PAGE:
A Little Respect, Please…

Ms. Faye Riva Cohen
January 31, 2013 — 823 views  

Studies have indicated that even more than receiving money, employees want to be treated with respect. Employers who do not respect their employees frequently find themselves in a government agency or courtroom setting contesting claims of discrimination based on age, gender, etc., being accused of creating, or at least condoning, a hostile work environment, and/or being accused of not providing equal pay or wrong job classifications for employees.

Interestingly, both lawyers who represent employers and lawyers who represent employees often agree on actions which an employer can take to limit, or even prevent, the kinds of situations mentioned above.  Suggestions follow which will be helpful:

  • Upper management or company owners or directors should not blindly accept a decision to discipline or terminate an employee made by the employee’s manager or supervisor. Often there is self-interest involved, such as the supervisor who wants to clean house and hire or transfer people of his or her choice, and a suddenly exemplary employee is hustled out the door. Some other person in authority should delve into the reasons why a decision to discipline or terminate someone is being made, make certain documentation exists to support this decision, and make certain that this action is not in violation of civil rights or other laws. Human resources staff, unless they are highly trained or skilled, in my experience, rarely conduct an independent analysis of these decisions, because they are in fear of losing their own jobs if they don’t agree with someone else’s recommendation.
  • If a decision is made to terminate an employee, it should be undertaken in a manner which permits the employee to retain some dignity. Employees are often shocked and upset that they are being terminated, as they frequently feel they have a legal right to retain their job. Actions such as hustling them out the door accompanied by security staff, and often not permitting them to say goodbye to their friends and fellow workers, giving them 5 minutes to pack up their belongings, or telling them they can’t return to their office at all, and their belongings will be sent to them, do not give employees a warm and fuzzy feeling toward their employer. These types of actions will often lead to anger, and encourage them to consult with a lawyer to determine whether their legal rights have been violated. These actions are usually taken because lawyers have advised their employer clients that they will limit the threat of workplace violence, and prevent rumors from getting started. However, I don’t agree. In fact, these type of actions are often damaging to the morale of other employees, who wonder if their jobs are at risk and if they will be treated in a similar fashion.
  • Communication is key. I often hear such diametrically different versions of workplace events that I wonder if these people are even on the same planet. From the employer’s perspective, if an employee requires assistance or is not improving, document this. Many employees who are terminated have never received negative performance evaluations nor have they been offered counseling or coaching.  Also, if employees provide feedback or rebuttal to evaluations or discipline, their responses are often not acknowledged. If employees are terminated or their performance seems to take a nosedive based on a new supervisor’s assessment, they are naturally going to think that their termination is problematic, and based on something other than their performance.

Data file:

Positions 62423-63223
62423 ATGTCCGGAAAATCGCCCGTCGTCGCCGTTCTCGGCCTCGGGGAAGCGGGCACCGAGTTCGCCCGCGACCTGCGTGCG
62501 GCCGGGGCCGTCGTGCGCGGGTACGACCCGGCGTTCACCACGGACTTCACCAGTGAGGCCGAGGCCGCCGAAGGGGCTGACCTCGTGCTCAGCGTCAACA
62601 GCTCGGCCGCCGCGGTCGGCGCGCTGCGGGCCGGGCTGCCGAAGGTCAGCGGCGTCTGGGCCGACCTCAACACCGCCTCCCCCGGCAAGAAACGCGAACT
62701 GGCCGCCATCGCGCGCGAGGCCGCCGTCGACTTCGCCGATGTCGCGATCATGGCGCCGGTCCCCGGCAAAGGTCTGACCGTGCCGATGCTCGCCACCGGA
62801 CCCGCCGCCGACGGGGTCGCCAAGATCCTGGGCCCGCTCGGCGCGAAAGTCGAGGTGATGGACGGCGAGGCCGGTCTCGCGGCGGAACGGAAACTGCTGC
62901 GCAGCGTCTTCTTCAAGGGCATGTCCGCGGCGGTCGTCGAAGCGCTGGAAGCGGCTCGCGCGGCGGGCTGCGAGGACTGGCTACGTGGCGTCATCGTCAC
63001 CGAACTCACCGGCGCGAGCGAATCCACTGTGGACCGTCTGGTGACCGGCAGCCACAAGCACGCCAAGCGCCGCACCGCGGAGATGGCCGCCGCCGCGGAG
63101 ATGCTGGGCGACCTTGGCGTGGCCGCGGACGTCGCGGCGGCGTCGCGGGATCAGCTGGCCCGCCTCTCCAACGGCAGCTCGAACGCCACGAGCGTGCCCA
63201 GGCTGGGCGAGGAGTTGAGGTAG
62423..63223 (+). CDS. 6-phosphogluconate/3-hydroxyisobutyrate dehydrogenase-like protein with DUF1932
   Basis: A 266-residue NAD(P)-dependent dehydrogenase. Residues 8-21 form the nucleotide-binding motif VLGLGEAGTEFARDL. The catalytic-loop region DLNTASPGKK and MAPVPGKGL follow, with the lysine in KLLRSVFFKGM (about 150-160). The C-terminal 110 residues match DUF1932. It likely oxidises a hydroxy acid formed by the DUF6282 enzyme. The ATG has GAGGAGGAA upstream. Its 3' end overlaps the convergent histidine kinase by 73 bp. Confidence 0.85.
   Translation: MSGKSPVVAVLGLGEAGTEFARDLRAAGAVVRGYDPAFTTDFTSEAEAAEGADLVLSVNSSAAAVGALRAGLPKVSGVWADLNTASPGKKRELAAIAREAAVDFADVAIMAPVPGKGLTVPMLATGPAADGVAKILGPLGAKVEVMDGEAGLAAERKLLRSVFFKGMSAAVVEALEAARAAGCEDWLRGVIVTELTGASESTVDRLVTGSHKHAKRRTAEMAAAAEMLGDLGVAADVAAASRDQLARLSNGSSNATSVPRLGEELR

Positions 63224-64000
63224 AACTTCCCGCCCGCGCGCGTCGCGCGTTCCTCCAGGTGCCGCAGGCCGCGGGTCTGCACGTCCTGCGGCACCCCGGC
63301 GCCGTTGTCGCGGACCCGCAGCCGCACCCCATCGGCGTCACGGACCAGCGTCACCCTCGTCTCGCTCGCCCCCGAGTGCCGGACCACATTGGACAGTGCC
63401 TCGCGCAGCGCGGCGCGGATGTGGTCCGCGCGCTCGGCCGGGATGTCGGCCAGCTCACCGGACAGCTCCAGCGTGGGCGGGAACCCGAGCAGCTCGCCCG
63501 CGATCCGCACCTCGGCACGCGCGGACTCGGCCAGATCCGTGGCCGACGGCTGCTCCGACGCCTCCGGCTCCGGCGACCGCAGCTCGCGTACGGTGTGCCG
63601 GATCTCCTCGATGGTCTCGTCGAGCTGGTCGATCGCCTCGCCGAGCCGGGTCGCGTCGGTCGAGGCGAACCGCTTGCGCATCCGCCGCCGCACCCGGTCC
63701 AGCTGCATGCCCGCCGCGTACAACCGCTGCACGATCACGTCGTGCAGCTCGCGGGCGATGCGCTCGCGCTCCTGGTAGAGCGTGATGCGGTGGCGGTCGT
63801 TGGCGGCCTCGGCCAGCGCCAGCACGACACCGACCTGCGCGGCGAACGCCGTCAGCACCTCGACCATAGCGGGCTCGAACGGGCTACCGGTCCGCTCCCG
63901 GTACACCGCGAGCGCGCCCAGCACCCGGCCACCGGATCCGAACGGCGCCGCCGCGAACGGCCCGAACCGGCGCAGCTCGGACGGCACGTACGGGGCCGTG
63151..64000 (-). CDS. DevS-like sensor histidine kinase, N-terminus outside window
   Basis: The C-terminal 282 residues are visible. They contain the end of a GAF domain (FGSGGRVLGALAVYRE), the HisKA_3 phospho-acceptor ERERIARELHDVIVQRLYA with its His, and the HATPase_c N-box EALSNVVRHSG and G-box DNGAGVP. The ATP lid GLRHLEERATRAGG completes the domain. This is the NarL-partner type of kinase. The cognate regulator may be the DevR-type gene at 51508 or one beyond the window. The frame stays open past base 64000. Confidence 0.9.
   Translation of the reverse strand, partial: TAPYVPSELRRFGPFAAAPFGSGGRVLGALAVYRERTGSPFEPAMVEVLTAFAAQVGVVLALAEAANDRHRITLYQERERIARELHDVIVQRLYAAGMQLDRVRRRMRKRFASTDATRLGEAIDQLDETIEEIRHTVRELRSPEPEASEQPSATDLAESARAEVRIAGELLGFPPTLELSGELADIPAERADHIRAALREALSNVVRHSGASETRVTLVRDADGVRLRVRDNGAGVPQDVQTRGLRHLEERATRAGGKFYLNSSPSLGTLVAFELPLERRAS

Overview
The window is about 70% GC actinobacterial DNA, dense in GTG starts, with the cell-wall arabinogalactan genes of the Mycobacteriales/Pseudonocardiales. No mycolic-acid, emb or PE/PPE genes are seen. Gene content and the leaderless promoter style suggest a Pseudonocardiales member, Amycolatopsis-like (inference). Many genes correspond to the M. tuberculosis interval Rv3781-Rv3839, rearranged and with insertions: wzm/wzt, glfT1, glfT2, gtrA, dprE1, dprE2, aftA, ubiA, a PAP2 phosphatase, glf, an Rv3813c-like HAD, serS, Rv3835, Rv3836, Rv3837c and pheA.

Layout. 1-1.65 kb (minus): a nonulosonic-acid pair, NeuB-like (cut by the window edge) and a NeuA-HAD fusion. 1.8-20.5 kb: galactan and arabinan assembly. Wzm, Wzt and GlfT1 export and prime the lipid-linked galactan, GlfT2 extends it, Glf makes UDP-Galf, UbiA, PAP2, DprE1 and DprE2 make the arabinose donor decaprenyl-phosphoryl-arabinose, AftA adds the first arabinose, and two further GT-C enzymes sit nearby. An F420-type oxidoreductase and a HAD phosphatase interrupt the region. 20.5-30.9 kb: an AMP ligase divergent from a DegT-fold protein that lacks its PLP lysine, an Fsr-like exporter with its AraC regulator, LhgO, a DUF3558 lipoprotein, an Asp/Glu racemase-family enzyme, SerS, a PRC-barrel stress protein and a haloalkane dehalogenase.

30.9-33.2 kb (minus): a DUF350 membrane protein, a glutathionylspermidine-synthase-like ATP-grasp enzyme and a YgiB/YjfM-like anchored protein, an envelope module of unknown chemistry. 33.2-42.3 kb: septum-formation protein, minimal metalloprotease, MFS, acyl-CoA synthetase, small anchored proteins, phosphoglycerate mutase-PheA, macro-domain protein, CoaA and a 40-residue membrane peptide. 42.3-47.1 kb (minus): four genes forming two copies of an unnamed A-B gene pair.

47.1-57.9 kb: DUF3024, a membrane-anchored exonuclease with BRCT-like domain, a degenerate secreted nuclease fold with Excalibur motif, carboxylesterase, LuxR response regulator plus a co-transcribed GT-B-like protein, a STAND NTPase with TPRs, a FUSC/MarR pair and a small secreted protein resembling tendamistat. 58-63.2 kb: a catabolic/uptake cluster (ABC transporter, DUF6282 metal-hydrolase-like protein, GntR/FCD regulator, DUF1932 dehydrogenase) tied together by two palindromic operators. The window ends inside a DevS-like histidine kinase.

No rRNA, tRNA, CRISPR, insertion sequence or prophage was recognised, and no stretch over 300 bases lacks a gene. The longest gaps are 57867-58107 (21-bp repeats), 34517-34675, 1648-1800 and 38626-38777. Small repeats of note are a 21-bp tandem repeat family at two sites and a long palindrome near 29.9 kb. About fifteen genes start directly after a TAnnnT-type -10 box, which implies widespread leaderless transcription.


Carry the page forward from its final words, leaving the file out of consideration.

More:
• Spend some time training company supervisors and managers. Many laws currently exist which require an employer to provide leave or accommodation based on civil rights or medical conditions, and often the employer has the burden to initiate this dialogue.  A company’s human resources staff or lawyers may know this, but this information is frequently not communicated to people who are on the line and deal with employees daily. Supervisors often accuse employees of malingering, etc., ask detailed information about an employee’s medical conditions, ask pointed questions about employees’ treatment, sometimes reveal this information to other employees, and retaliate against employees, or terminate them, after they have been injured on the job, or take leave time.  The above actions are often not permitted under the law, and that can be problematic for an employer.
  • An employer should pick its battles. It is often a good idea to not contest a terminated or laid off employee’s right to receive unemployment compensation and not gloat that the employer fights every unemployment compensation case, whether on good grounds or not. It is often a good idea to offer a severance package, pay employees for any vacation or sick time not used, and end the employment relationship on as good terms as possible. The alternative is often litigation.
  • Respect your employee’s attorney. From personal experience, an employer’s lawyer isn’t doing his client a favor if he/she doesn’t return my telephone calls or e mails, digs their heels in the sand and doesn’t offer any severance or unemployment compensation to my client where I think it is deserved, and continues to maintain an untenable position even in the face of clear evidence to the contrary. This process often encourages me to escalate what can be a collaborative process to a litigation process, just because I feel that I and my client have not been treated with the respect we deserve.

Ms. Faye Riva Cohen

Law Office of Faye Riva Cohen, P.C.

I am Faye Riva Cohen, Esquire and am a Philadelphia attorney who has been practicing law since 1974. I am the president and managing attorney of both the Law Office of Faye Riva Cohen, P.C. and Legal Research, Inc.